In my ideal world, this is how I would introduce myself professionally.
Hi, my name is Ryleigh and what I really love is knowing what I do sparks joy in people’s lives.
All my need-to-knows are in my CV; instead of an introduction peppered with my various achievements, how about we shake things up and let me tell you the real me?
The sole impetus for wanting to join a creative agency was a book I read by David Ogilvy, which utterly captivated me! Although, based on my qualifications and capabilities, I have only two choices — account management or operations (traffic); I chose the client-facing role.
With zero experience, I tried to be creative and did up my resume in a flyer format; I tracked down the addresses of all the big agencies I wanted to join and knocked on their doors. Then, I hustled the receptionist for a chance to meet the account director or at least the HR person.
I want to say, “With my efforts, I got a job at JWT.”
Wouldn’t that make an incredible underdog story?
I did not get any job offers, although one agency did offer me an intern position. I spent the next nine months in a sweatshop agency before I landed a job at JWT, and by an extraordinary stroke of luck. Besides a job opening, the interviewer wanted to meet me cause he did not know anyone by the name of Cheese*. He turned out to be one of the best mentors I could have when I started my career in advertising.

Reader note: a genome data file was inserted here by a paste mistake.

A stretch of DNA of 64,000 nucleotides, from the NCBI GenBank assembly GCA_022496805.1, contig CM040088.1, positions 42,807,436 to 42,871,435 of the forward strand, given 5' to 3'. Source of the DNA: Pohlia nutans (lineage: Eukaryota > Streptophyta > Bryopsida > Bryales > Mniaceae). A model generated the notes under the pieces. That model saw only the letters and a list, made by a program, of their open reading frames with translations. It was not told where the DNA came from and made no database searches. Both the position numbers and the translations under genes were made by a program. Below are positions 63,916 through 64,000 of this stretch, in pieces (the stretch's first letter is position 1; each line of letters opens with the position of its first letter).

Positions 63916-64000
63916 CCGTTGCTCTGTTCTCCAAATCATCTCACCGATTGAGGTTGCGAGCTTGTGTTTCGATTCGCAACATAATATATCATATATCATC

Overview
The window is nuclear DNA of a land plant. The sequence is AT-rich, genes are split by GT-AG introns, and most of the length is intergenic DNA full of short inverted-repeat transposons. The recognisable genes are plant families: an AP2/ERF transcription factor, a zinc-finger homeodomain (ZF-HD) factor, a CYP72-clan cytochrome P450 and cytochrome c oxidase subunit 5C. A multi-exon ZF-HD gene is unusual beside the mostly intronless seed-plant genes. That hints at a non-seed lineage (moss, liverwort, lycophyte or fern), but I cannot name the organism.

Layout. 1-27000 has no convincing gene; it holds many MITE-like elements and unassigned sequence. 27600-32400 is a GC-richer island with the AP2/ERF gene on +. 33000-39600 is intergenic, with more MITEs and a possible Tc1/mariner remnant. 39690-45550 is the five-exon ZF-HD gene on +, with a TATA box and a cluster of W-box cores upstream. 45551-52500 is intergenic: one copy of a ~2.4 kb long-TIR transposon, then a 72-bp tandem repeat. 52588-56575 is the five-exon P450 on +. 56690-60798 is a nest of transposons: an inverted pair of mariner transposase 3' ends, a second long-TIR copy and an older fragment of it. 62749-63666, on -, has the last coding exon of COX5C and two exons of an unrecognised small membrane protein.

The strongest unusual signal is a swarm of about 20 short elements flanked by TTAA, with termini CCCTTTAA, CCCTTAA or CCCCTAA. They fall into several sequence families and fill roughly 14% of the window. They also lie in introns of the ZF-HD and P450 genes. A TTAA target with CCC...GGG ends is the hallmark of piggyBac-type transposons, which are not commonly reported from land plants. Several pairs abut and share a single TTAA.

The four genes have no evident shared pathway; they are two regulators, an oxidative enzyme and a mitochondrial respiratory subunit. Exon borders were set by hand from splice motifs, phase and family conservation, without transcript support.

As a junior executive, hearing the word “networking” conjures images of senior executives playing golf together and directors rubbing shoulders at award shows. It’s totally out of my league.
Unbeknownst to me, I was already doing it subconsciously. Whenever I arranged a get-together with friends, clients and colleagues to catch a football match, lent them a book I just read, or asked what they actually do for a living, I was already networking.
I don’t know what’s the secret sauce, but one thing I can confidently say is I make people feel at ease, and I’m really thankful for that.
Looking back, I wouldn’t have gotten the job at HBO if I didn’t have the experience with ESPN Star Sports, where my client roped me in for a contract role to cover the gap. Likewise, I wouldn’t have gotten my break into startups without a trusted referral from a friend. I landed my role at Metigy because the hiring person met me through an event at a previous job, and we had a mutual friend — that friend gave me a glowing endorsement.
It has been a fantastic journey so far. Honestly, I don’t shine at interviews cause I get really nervous, but I know that I’m good at my work and I’m great with people — as long as the setting is not “during an interview”, I feel fake that I need to brag about my accomplishments.
So… what’s the point of writing all these?
Interviews should be conversations, not interrogations. If you get the job, that’s great. If not, at least aim to make a new friend.
The most critical point, in my opinion, is our current recruitment process is outdated and detrimental. Obviously, everyone will showcase the most outstanding achievements; I’ve met people who are great at talking but not so much when it comes to actual work.
We hear companies promising diversity, inclusion, bring your true, authentic self to work, but can we really? Most of us wouldn’t even get past the interview stage unless we were hired to meet a quota or through a referral.
My most memorable interview experiences happened at WeWork and HBO, where I also did my proudest work to date**.
Change is in order if you desire to hire talents that will be cohesive and contribute positively to the culture; if you want advocates and champions for your business, staff willing to go the extra mile.
Hiring managers, and organisation leaders, lend me your ears (eyes).
*Before my baptism, my name was really Cheese. **If you want to read about my experiences in HBO and WeWork, leave me a comment.